By most measures, Jack Liffey's life is a mess. He cannot seem to sustain a long- term relationship with a woman, despite his best efforts. When his teenage daughter Maeve finally gets to visit him, she ends up in surgery, as the chance target of a neighborhood shoot- out. He has long since given up his good job in aerospace engineering for the shaky finances of a private investigator. Nonetheless, when yet another young woman disappears—this time Luisa, the lovely niece of his police officer fiancee Gloria—he agrees to hunt for her, because that is what he does. He finds missing children.
The trail starts at the tiny Paiute reservation where Luisa grew up. After meeting the girl's psychotic stepfather, it is clear to Jack and Gloria that she had good reason to run away. Sadly, in Luisa's case the fantasy of discovery by Hollywood has morphed into that of becoming a porn star. Luisa's high school friend gives them a couple of leads to follow, which propel Jack's search through an increasingly bizarre cross-section of small-time "entrepreneurs." The porn trade, he discovers, is not the only industry dangerous to beautiful, naive young women.
Meanwhile, he has to deal with the aftermath of Maeve's injury. With the vitality of youth, she is not only recovering, but upbeat. Jack, however, is haunted by his need to avenge the shooting. At first appalled by the young attacker's incoherence and lack of any motive, Jack finds his own attitude turning to compassion when he talks to the youth. Thumb Estrada reads history books and seems honestly bewildered by the turn his life has taken. Perhaps, despite Gloria's tough-cop distrust of him, he is one of the lost ones who can be saved.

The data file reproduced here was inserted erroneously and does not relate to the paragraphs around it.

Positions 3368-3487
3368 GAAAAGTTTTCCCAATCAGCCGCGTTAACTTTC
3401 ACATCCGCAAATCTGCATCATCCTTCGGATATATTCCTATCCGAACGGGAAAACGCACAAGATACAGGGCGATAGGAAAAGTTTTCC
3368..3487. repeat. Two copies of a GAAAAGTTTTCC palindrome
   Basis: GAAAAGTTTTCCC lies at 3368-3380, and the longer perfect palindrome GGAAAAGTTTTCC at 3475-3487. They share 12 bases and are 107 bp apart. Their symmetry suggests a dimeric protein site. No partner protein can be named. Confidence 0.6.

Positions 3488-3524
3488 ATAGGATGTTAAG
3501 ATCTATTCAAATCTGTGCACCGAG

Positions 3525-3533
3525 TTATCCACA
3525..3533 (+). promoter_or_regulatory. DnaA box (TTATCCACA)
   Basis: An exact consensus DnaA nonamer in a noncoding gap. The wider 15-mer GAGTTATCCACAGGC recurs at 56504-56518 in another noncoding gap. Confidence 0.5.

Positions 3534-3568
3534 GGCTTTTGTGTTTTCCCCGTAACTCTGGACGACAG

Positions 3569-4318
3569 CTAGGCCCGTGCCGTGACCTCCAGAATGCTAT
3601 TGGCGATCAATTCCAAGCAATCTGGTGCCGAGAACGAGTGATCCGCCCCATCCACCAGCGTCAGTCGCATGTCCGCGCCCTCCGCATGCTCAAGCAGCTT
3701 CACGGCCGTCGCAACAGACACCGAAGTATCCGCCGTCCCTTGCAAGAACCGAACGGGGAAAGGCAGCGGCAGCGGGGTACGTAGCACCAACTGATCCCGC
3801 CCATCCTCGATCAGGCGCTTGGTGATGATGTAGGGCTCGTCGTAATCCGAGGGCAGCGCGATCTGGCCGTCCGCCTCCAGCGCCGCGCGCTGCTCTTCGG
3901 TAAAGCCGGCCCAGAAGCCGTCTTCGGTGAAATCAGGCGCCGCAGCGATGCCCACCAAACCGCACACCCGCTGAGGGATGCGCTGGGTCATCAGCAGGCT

As Liffey gets closer to Luisa, she keeps being passed from one sleazy character to another. All the time, with heartbreaking poignancy, she weaves short-lived fantasies about the new man as the one who will finally care for and rescue her. The trail ends in the Malibu Hills, amidst a raging wildfire. Seldom have so much peril and suspense capped a story's climax—and all without the "easy" device of a gun battle.
Dangerous Games is rich in character depth. Its Los Angeles scenes and oddities are both authentic and amazing. Some critics have compared author John Shannon to Raymond Chandler. However, the book's appeal goes far beyond the aficionado of private eye mysteries. Any reader who picks up this novel will probably want to read the entire Jack Liffey series.